Despite a few memorable experiences, as a kid, of fishing the eel in l’Isle (pronounced “eel”, yes!) river with my uncle or the sole in the ocean waves of Cap Ferret with another uncle, both locations near Bordeaux, I have never really been into fishing. I guess that patience is the first quality to have when you fish, and… I let you finish the sentence.

But there was an exception. Fishing the mackerel. Exactly, as there are many varieties of mackerels, the Atlantic mackerel that is very common on the European West coast, and in particular, as far as I was concerned, in Brittany. Because of its abundance, and also, probably, because of its strong fishy taste, it is one of the cheapest fish that you can find. But how beautiful! It is shaped like a rocket, because, despite its small size, it is a remarkable and efficient predator (it is a “cousin” of the tuna fish) of smaller fish and shrimps, and it features marvelous colors, with its silver white belly and its darker striped back with steel blue and emerald green notes. A superb fish!


This is a fish I used to fish a lot when I was sailing on the Eastern Atlantic coast from Spain to Ireland. Fishing? After I explain the technique, you will understand why my best quality, patience, is not really at stake here. To fish mackerels from a sailing boat, you use a paravane. This is a very simple device, shaped somewhat like a miniature surf, which was invented during WWI and used by submarines as an anti-mine weapon. In fishing, it is used for the same characteristics, i.e. its faculty to rise up to the surface when loaded, with a mine… or a bunch of mackerels. For fishing the mackerels, the paravane is equipped with a line carrying half a dozen, or more, of metallic lures… So, no worm bites, no waiting for hours for a catch… In 5 minutes, the line is generally garnished of enough mackerels to feed the entire crew…

On a boat, my classical recipe was to cook them with mustard in a pan, as there is typically no such thing as an oven in those small sailing boats, just a stove mounted on gimbals. But here, I had an oven and the mackerel was a Spanish mackerel, a version twice as big as the 1-foot long Atlantic mackerel. But their tastes are very similar.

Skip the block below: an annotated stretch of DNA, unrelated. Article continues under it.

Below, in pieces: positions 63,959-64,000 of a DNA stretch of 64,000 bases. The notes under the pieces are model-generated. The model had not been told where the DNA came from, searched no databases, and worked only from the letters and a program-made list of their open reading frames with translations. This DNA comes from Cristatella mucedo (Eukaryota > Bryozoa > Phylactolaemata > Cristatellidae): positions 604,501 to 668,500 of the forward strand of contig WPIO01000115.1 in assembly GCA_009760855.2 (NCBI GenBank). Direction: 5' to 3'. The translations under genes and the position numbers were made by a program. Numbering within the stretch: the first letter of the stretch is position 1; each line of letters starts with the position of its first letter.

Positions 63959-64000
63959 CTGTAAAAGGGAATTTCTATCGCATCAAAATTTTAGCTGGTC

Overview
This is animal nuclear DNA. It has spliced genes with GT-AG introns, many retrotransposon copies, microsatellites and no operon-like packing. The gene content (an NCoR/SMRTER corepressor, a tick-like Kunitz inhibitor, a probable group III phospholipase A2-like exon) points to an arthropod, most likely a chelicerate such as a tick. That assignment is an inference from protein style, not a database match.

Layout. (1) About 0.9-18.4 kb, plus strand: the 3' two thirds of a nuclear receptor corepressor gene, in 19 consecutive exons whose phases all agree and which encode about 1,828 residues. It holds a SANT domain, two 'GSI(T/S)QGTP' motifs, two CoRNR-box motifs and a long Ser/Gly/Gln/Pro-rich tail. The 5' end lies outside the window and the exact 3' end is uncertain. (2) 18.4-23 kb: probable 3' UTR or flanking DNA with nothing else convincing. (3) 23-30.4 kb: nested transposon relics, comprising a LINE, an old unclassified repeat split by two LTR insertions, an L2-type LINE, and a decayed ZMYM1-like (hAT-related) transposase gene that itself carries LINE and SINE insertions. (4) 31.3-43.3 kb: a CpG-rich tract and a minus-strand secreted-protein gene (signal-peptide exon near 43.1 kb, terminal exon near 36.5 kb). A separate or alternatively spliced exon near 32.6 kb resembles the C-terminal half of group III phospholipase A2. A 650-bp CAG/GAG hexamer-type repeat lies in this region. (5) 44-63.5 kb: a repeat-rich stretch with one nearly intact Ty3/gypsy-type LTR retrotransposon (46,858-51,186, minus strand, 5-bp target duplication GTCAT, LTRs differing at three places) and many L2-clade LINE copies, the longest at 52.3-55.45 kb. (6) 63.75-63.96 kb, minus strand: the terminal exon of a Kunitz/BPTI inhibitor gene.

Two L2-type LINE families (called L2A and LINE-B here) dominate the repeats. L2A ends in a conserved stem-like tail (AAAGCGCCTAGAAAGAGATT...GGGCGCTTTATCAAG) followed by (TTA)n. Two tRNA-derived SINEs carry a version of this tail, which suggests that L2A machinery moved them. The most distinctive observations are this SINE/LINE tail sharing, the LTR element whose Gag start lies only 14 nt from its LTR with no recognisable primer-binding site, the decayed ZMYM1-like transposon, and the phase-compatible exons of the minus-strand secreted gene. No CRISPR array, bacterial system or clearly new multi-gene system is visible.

Ingredients (for 4 servings):

  • 1 Spanish mackerel (~2-foot long), gutted (needless to scale it as it has no scale, or it has tiny scales embedded in the skin for a better hydrodynamics) 
  • ~ 2 generous tbsp. of Dijon mustard 
  • ~2 generous tbsp. of old-style Dijon mustard (that with seeds) 
  • ~ 2 generous tbsp. of breading crumb 
  • 4 tbsp. of crème fraîche or heavy cream 
  • 2 lemons, 1 for its juice, the other for a “tasty” decoration 
  • 1 glass of dry white wine (Muscadet here) 
  • 1 carrot 
  • 1 red onion 
  • 4 tbsp. of olive oil 
  • Seasoning – salt, piment d’Espelette, 6 bay leaves, thyme, cloves… 
  • Sunflower sprouts
  • Combination of 12 Fingerling and purple potatoes 


  • Fillet the mackerel, or ask your fishmonger to do it, but keep the bones and the head to make a broth. 
  • Keep only the widest halves, 4 pieces, of those fillets (the tail could be used otherwise, for instance marinated); 
  • Make a quick broth with the onion (keep a quarter to slice with the mackerel), the carrot (keep a quarter to slice with the mackerel), 2 bay leaves, part of the thyme and the cloves; 
  • Cook the potatoes in the broth and when they are at 75% cooked, slice them and steam them above the broth to finish their cooking and further flavor them; 
  • Pour and spread the olive oil on the bottom of a rectangular oven dish, with the remaining thyme, 4 bay leaves, onion slices and carrot slices; 
  • Brush the flesh side of the fish fillets with the Dijon mustard; 
  • Place the fillets in the dish, skin side up, on the layer of olive oil; 
  • Mix the lemon juice and the wine and pour the mix in the dish up to just below the skin side of the fish. As it is better to use a dish fitting the size of the fillets, you might not use the whole wine/lemon juice mix. Otherwise, complete it. 
  • Mix the old-style mustard and the breading crumb (the crumb will avoid the mustard to “melt” on the skin and will give a slight crispy texture when grilled), and spread this mixture equally on the skin side 
  • Cook for around 12 minutes at 400F in the oven, then broil for 2 minutes to add a light “gratiné” to the mustard top layer. 
  • Take part of the cooking juice (without the bay leaves, carrots and onions) and mix it with the cream. If you use crème fraîche, do that out of the burner. With the heavy cream, let it simmer while stirring up to reduce it. Taste and season it, and possibly add some Dijon mustard to your taste. 
  • Serve the mackerel fillet with or on top of the potato scallops, add a segment of lemon, a bay leaf, a couple of carrot, onion slices, and sunflower sprouts for decoration, and pour a generous quantity of the mustard sauce… 
  • The Muscadet used to cook will be perfect as an accompanying wine… 

Who want to go fishing the mackerel?


  1. What a treat to read the story of this dish, with knowledge gained from true experiences. This sounds like a sumptuous and aromatically satisfying dish.


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